The Audio Was Better.

smart phone with headphones

In many of my book reviews and recommendations I suggest that you try the audio version.  Audiobooks allow us to move through our reading lists more quickly; we can “read’ while performing tedious tasks. Stories have been passed down orally for millennia. We have mouths and ears. We are supposed to tell and we are built to listen.  Most libraries have a well-rounded selection, and Librivox offers many titles free. See the list below for some books which this bookseller believes are better heard than read:

TitleAuthorNarratorGenre(s)Why audio?
Once Upon a RiverDiane Setter-fieldJuliet Steven-sonMagical realism / British literatureLovely voice, unhurried pace
Lincoln in the BardoGeorge SaundersRainn Wilson, Nick Offerman, and othersLiterary fictionDon’t miss this star-studded performance.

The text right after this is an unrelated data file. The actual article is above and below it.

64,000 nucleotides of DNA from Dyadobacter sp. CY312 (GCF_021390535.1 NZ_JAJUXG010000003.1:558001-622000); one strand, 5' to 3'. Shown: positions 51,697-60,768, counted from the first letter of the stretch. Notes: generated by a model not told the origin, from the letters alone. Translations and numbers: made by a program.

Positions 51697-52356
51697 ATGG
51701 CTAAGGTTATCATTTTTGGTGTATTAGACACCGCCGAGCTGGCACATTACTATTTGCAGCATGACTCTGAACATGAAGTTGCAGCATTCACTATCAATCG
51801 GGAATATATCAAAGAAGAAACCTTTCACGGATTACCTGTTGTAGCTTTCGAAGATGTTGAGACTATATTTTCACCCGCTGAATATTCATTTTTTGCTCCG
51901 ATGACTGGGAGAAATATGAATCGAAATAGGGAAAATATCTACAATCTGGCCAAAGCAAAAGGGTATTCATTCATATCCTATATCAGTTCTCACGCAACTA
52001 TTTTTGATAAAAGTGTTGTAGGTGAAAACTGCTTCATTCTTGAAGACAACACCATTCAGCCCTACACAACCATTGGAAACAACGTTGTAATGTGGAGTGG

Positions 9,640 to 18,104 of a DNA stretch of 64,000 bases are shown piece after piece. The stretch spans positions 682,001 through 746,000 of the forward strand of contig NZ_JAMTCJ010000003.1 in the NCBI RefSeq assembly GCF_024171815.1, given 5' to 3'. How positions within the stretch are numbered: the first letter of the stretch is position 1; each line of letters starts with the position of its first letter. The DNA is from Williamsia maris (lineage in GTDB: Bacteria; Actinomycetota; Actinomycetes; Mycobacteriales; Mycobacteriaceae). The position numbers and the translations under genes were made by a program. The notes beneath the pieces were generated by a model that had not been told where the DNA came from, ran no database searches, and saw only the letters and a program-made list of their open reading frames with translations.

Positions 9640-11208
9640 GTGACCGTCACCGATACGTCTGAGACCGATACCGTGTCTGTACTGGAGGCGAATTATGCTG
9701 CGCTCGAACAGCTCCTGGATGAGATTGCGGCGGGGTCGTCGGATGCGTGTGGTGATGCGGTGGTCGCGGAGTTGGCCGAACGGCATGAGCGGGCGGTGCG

The Member of the WeddingCarson McCullersSusan SarandonSouthern fiction / Coming of AgeAuthentic reading lends mood.
HeftLiz MooreKeith Szara-bajka, Kirby HeyborneAmerican literary fictionNarrators highlight the kindness of an unlikely hero.
Anything by David SedarisDavid SedarisDavid SedarisHumor, explicitSedaris’ voice causes full belly-laughs.
Anything by Liane MoriartyLiane MoriartyCaroline LeeChick litPerfect voice for this chick-lit drama.
Merrily Watkins SeriesPhil RickmanEmma Powell (first narrator was Rebecca Lacey)Spooky cozy mystery Quiet delivery evokes full moons and candles.
Flavia de Luce SeriesAlan BradleyJayne EntwistlePeriod British cozy mysteryEntwistle captures Flavia’s spirit perfectly.
Chief Inspector Armand Gamache SeriesLouise PennyRalph Cosham, Robert BrathurstCozy crime fictionCosham passed in 2014; Brathurst is a worthy successor.
The Murmur of BeesSofia Segovia (translated by Simon Bruni)Xe Sands, Angelo Di LoretoMagical realismNarrators bring life to the story and set the perfect pace.
The Time Traveler’s Guide to Medieval England and The Time Traveler’s Guide to Eliza-bethan EnglandIan MortimerJonathan Keeble, Mike GradyBritish historyNarrated with an informal wamth that keeps the reader’s interest.